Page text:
• define “Reorganized ASARCO,” which is the plaintiff here, to be one and the same as the Debtor as of the effective date of the Plan. It defines “Reorganized ASARCO” as “ASARCO and/or any of its successors ․ on or after the Effective Date,” Reorganization Plan, ¶ 298, and defines “ASARCO” as “ASARCO LLC” which is “a Delaware limited liability company and one of the Debtors herein,” id., ¶¶ 21, 25.

• continue the Debtor's existence as Asarco. Id., art. 10 .11 (“Reorganized ASARCO shall continue its existence after the Effective date.”).

• vest the claims and causes of action of the Debtor and the bankruptcy estate in Asarco. Id., art. 10.12 (“Except as otherwise expressly provided in the [Plan], on the Effective Date, all of ASARCO's and its Estate's property and assets shall vest in Reorganized ASARCO ․”); id., art. 10.13 (“Any and all claims and causes of action that were owned by ASARCO or its Estate as of the Effective Date ․ shall vest in Reorganized ASARCO on the Effective Date ․”).

• maintain the Debtor's identical equity owners as the owners of the Reorganized Asarco. Id., art. 10.11 (“The equity interests in Reorganized ASARCO shall continue to be held by ASARCO USA Incorporated.”).

Because the Asarco that emerged upon reorganization is not a different entity from the Asarco that entered bankruptcy as the Debtor, Asarco's payment of the settlement lacks the basic requirement of subrogation—the existence of a subrogee that is a distinct entity from the subrogor. See U.S. Airways, Inc. v. McCutchen, 133 S.Ct. 1537, 1546 (2013). As the Supreme Court put it in that case, “[s]ubrogation simply means substitution of one person for another; that is, one person is allowed to stand in the shoes of another and assert that person's rights against a third party.” Id. at 1546 n. 5 (internal quotation marks omitted). Asarco is still wearing its own shoes; it agreed to pay and paid its own debts. The district court thus properly dismissed Asarco's subrogation claims, and correctly concluded that the statute of limitations for subrogation claims has no bearing on this case.


We have considered all of Asarco's contentions on this appeal and have found them to be without merit. For the foregoing reasons, the judgment of the district court is AFFIRMED.


1.  “On motion by the trustee and after notice and a hearing, the court may approve a compromise or settlement. Notice shall be given to creditors, the United States trustee, the debtor, and indenture trustees as provided in Rule 2002 and to any other entity as the court may direct.” Fed. R. Bankr.P. 9019(a).

2.  The Trustees dispute the amount of the MCMA settlement, but the precise size of the settlement does not affect the resolution of the issues before us.

3.  “Subject to the other provisions of this article, distributees and testamentary beneficiaries are liable, in an action, to the extent of the value of any property received by them as such, for the debts and reasonable funeral expenses of a decedent, the expenses of administering his estate and all taxes for which the estate is liable, which have not previously been recovered from the personal representative or from any other source ․“ N.Y. Est. Powers & Trusts Law § 12–1.1(a).

4.  “Under a trust fund theory, a beneficiary is deemed to hold the assets received from a liable party's estate in trust for the benefit of satisfying environmental liabilities of a deceased, responsible person.” North Carolina ex rel. Howes v. W.R. Peele, Sr. Trust, 876 F.Supp. 733, 743 (E.D.N.C.1995).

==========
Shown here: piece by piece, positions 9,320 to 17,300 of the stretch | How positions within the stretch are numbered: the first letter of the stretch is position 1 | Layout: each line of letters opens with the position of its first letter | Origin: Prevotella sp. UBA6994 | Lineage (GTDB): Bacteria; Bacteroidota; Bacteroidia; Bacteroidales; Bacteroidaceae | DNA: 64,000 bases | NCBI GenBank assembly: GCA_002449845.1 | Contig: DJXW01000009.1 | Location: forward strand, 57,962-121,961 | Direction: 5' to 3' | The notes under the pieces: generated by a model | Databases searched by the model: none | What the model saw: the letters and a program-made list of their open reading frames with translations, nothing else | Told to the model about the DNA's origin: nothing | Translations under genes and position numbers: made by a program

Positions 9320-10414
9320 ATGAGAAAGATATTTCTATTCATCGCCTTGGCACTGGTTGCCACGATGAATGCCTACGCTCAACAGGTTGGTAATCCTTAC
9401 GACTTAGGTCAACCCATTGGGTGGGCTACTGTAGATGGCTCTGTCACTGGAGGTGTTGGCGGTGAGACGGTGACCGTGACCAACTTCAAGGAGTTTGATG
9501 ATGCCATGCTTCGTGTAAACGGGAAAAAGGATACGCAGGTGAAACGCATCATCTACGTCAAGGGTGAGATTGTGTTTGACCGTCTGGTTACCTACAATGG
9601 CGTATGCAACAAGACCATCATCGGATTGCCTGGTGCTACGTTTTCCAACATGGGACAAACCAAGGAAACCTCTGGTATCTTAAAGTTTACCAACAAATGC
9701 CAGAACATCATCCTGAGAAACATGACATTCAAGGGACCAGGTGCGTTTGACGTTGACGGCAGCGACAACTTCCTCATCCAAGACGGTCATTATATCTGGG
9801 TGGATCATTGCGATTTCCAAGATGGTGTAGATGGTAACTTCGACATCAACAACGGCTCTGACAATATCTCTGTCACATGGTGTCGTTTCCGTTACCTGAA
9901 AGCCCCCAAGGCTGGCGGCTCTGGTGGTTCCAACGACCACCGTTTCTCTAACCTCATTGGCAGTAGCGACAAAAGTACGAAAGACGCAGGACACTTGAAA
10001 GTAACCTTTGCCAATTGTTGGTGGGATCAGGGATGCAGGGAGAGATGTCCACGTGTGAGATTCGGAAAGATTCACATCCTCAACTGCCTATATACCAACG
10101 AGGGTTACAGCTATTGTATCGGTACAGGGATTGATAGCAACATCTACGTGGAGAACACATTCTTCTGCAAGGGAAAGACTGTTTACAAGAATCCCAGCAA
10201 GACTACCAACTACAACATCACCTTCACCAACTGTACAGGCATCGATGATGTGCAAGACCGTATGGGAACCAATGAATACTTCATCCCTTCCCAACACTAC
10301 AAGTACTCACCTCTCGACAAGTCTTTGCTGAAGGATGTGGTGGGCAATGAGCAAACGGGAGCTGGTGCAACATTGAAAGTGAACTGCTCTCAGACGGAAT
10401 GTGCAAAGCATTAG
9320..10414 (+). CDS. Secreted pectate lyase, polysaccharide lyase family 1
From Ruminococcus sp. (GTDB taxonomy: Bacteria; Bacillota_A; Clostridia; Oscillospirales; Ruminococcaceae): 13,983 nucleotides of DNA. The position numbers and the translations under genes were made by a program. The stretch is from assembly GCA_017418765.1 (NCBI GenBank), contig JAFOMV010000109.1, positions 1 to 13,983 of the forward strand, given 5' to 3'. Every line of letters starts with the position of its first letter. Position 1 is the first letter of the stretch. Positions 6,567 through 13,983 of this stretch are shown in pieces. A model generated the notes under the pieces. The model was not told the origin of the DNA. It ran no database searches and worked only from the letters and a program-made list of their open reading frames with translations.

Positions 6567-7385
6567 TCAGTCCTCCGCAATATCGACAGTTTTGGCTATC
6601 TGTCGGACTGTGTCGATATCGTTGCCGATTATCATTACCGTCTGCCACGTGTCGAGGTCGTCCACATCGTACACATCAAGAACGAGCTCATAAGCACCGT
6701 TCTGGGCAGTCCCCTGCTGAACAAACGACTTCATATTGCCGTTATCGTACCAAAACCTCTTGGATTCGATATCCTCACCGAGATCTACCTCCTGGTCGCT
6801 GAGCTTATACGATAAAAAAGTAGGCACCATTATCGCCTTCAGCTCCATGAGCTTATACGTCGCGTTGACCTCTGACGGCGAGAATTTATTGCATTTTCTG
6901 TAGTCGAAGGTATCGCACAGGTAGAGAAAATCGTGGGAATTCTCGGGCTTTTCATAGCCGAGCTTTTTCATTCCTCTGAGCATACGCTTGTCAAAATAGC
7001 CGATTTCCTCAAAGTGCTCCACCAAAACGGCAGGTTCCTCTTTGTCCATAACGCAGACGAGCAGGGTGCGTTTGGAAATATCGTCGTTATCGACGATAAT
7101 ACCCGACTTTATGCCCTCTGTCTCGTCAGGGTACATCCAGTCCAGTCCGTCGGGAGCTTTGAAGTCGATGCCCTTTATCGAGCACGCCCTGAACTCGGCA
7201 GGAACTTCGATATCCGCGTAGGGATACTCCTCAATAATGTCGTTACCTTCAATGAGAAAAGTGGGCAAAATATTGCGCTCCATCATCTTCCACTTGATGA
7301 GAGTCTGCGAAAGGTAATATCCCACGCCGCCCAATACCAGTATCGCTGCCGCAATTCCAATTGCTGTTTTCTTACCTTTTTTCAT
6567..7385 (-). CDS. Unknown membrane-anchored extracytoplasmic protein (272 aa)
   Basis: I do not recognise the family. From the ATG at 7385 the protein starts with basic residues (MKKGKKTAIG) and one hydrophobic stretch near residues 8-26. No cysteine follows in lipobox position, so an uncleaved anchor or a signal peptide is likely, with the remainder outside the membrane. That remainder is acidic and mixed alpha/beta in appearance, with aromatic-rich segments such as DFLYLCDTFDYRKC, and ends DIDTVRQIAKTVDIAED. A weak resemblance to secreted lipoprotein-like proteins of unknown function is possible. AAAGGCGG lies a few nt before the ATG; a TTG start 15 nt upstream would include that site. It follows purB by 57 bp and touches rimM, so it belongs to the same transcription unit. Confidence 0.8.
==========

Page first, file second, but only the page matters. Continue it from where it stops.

5.  CERCLA defines four classes of persons as potentially responsible parties:(1) the owner and operator of a vessel or a facility, (2)any person who at the time of disposal of any hazardous substance owned or operated any facility at which such hazardous substances were disposed of, (3)any person who by contract, agreement, or otherwise arranged for disposal or treatment, or arranged with a transporter for transport for disposal or treatment, of hazardous substances owned or possessed by such person, by any other party or entity, at any facility or incineration vessel owned or operated by another party or entity and containing such hazardous substances, and (4) any person who accepts or accepted any hazardous substances for transport to disposal or treatment facilities, incineration vessels or sites selected by such person, from which there is a release, or a threatened release which causes the incurrence of response costs, of a hazardous substance.42 U.S.C. § 9607(a)(1)-(4).

6.  The law in effect at the time of Rockefeller's death was Decedent Estate Law § 170, which was materially similar to N.Y. Est. Powers & Trusts Law § 12–1.1(a). See Brooklyn Sav. Bank v. Joseph Wechsler Estate, 259 N.Y. 9, 12–13 (1932) (quoting that statute: “An action may be maintained, as prescribed in this article, against the ․ legatees of a testator to recover, to the extent of the assets paid or distributed to them, for a debt of the decedent ․”).

7.  See, e.g., In re Malavase, 133 A.D.2d 759, 760 (2d Dep't 1987) (“It has been repeatedly held that the rights of individuals who may have an interest in a decedent's estate are fixed as of the date of death. Thus, the Legislature is presumed not to have intended to deprive those individuals of their rights through the retroactive operation of a statute passed after the date of death.”); In re Kania's Estate, 126 N.Y.S.2d 395,400 (N.Y. Surr. Ct. Broome County 1953) (“It is well established that, even in an instance where it intended to do so, the Legislature is without power to enact a law which destroys or impairs preexisting vested rights, titles and interests. A statute which assumes to do so is sometimes regarded as being in violation of the ‘due process of law’ provisions of the Federal and State Constitutions.”); id. at 401 (“Cases upholding the protection of vested property rights against the operation of an ‘ex post facto’ statute are very numerous.”).

8.  Asarco alternatively argues that the date of the bankruptcy court order confirming the Plan, November 13, 2009, could be the triggering event. We reject that argument too as having no basis in the statutory text.

GERARD E. LYNCH, Circuit Judge: